Despite FCC ruling, American Internet access inadequate

We all know too well how bad our Internet is on campus. But our slow speeds and high tuition are also a metaphor to the Internet situation all over the United States, plagued with few competitors, high prices, and slow speeds compared to other high-GDP nations.This issue continues despite recent efforts by the Federal Communications Commission (FCC) to address to promote fair practices among America’s Internet Service Providers.

For the last few years, Internet Service Providers (ISPs) such as Verizon and Comcast have been spotted slowing down access to certain websites, such as Netflix, frequented by their customers. It was Netflix’s belief that customers should be able to access whatever Internet content they want, regardless if it was Netflix, Facebook, or any other website. The ISPs disagreed, believing they had a right to create “fast lanes” that they could charge companies like Netflix if a large percentage of Internet users wanted to access Netflix’s servers. This ultimately exploded into social media as Internet users criticized ISPs and their interest to create Internet fast lanes, where their broadband usage would be scrutinized on top of being an already overpriced, underperforming service. (CNN, “Why you’ll hate the Internet fast lane”, 4.30.14)

Earlier this month, the FCC at last put this ongoing debate over fast lanes to rest, issuing new rules pertaining to how ISPs should treat the service they provide to customers. These new rules, collectively known as Title II, are a major precedent as they restrict an ISP’s ability to scrutinize content, or create Internet fast lanes. All Internet usage would be treated the same under Title II (Digital Trends, “FCC reclassifies broadband in Title II”, 3.17.15)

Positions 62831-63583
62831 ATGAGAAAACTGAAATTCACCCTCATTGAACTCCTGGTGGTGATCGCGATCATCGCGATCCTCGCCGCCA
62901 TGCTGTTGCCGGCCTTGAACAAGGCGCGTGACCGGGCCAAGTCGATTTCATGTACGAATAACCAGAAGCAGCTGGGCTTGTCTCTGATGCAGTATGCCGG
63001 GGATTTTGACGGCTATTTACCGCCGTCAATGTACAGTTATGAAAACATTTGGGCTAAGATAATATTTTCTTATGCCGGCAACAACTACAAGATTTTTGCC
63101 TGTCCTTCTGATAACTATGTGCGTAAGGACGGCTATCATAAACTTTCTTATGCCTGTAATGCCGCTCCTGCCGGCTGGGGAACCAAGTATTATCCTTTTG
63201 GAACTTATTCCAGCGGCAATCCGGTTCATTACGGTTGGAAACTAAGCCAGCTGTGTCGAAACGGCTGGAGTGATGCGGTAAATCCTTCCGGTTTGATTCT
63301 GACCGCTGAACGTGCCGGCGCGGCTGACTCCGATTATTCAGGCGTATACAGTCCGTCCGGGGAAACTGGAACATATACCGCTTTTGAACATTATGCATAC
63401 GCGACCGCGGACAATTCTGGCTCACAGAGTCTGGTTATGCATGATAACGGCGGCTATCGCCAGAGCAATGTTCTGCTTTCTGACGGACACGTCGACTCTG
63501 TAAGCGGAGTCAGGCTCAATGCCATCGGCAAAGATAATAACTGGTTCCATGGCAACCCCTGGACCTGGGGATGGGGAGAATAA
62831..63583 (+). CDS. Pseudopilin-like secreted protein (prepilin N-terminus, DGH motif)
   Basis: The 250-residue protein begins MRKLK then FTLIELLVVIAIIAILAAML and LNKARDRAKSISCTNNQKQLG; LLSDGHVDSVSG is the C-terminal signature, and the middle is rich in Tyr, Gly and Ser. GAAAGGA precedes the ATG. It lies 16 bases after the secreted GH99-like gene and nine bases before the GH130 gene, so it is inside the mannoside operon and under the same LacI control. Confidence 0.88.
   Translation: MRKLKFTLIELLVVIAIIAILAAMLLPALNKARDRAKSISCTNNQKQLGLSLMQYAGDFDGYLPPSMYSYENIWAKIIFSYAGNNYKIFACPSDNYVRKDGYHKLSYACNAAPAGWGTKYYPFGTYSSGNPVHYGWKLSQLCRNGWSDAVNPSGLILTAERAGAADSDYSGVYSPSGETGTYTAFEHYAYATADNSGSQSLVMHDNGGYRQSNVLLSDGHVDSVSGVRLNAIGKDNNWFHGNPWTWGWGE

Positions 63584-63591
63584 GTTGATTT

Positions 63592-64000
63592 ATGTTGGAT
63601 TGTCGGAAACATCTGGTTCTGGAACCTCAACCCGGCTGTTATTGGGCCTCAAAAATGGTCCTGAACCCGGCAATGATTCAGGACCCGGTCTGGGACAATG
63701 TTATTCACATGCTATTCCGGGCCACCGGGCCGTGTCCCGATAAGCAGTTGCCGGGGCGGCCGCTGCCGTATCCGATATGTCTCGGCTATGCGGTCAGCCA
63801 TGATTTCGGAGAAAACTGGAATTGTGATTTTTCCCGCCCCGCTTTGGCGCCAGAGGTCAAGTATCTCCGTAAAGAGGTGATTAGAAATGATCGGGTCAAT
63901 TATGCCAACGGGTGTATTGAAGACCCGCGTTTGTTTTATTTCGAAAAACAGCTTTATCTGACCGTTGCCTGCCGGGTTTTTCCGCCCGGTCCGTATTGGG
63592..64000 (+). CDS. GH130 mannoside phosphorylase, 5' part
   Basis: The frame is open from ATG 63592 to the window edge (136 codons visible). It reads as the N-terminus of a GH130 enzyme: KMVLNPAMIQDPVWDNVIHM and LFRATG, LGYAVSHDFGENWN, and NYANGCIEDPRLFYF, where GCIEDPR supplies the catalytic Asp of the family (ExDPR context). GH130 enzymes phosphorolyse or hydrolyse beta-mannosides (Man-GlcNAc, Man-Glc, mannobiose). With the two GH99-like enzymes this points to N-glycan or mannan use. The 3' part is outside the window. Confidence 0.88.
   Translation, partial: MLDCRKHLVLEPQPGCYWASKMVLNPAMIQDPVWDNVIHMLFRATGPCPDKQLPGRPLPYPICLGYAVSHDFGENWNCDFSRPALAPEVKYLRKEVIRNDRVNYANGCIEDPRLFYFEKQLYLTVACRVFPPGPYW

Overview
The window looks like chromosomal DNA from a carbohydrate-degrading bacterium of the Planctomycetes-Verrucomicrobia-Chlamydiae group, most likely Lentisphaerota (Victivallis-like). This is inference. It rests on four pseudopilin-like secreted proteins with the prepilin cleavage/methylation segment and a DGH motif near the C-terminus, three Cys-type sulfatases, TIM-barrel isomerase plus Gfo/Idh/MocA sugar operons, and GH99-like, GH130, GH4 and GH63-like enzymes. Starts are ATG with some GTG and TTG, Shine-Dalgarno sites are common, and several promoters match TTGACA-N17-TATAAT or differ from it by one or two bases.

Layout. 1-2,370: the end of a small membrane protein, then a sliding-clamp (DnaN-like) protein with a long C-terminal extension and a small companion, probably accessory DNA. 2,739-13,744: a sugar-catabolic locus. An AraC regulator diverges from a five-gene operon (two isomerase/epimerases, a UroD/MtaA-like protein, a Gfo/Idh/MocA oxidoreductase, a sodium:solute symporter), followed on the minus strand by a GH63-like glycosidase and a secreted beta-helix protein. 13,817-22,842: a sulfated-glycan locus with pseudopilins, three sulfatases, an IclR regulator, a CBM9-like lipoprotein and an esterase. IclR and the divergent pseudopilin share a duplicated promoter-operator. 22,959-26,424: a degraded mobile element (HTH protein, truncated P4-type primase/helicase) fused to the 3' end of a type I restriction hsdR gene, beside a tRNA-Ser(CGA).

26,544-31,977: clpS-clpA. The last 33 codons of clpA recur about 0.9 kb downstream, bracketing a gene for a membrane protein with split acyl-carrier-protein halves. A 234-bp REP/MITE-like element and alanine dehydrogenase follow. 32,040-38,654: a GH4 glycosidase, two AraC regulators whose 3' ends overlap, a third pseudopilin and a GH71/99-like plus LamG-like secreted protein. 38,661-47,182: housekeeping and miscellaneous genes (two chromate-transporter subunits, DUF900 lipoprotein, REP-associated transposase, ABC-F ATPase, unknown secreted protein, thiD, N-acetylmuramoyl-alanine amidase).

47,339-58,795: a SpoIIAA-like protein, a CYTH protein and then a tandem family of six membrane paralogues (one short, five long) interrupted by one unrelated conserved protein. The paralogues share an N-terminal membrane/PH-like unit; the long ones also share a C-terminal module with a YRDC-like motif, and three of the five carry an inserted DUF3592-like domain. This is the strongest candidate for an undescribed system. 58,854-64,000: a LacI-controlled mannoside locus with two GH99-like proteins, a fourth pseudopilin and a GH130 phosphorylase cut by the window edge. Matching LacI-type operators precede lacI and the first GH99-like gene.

Title II was a victory for consumers, but what remains in its wake are still many problems with the way ISPs do business. While it is a big deal to keep away Internet fast lanes, what the FCC ended up ruling on in Title II is a mere fraction of what they could have done to improve millions of American’s Internet access.

For starters, one issue not addressed in Title II is something called unbundling, which is when ISPs are required to allow access to their fiber optic lines to potential competitors. This is a common practice with wireless companies, and is why we have more than a dozen different wireless companies to choose from, even if only four of them actually own the wireless towers. Unbundling would mean more options to choose from for Internet access, and more competition among those potential choices.

It may seem weird to force ISPs to let the competition use its own fiber, but this fiber was not funded exclusively by these companies. Since the 1990s, local, state and federal grants totaling billions of dollars have been awarded to fund fiber lines and give cities access to cheap Internet access. However, in the years since these grants, ISPs have done little to lower prices as Internet speeds increase. In fact, according to the BBC, an Internet user in New York will pay almost twice as much what a Londoner will pay for the same speed Internet Access. (“Why is broadband more expensive in the US?”, 10.28.13)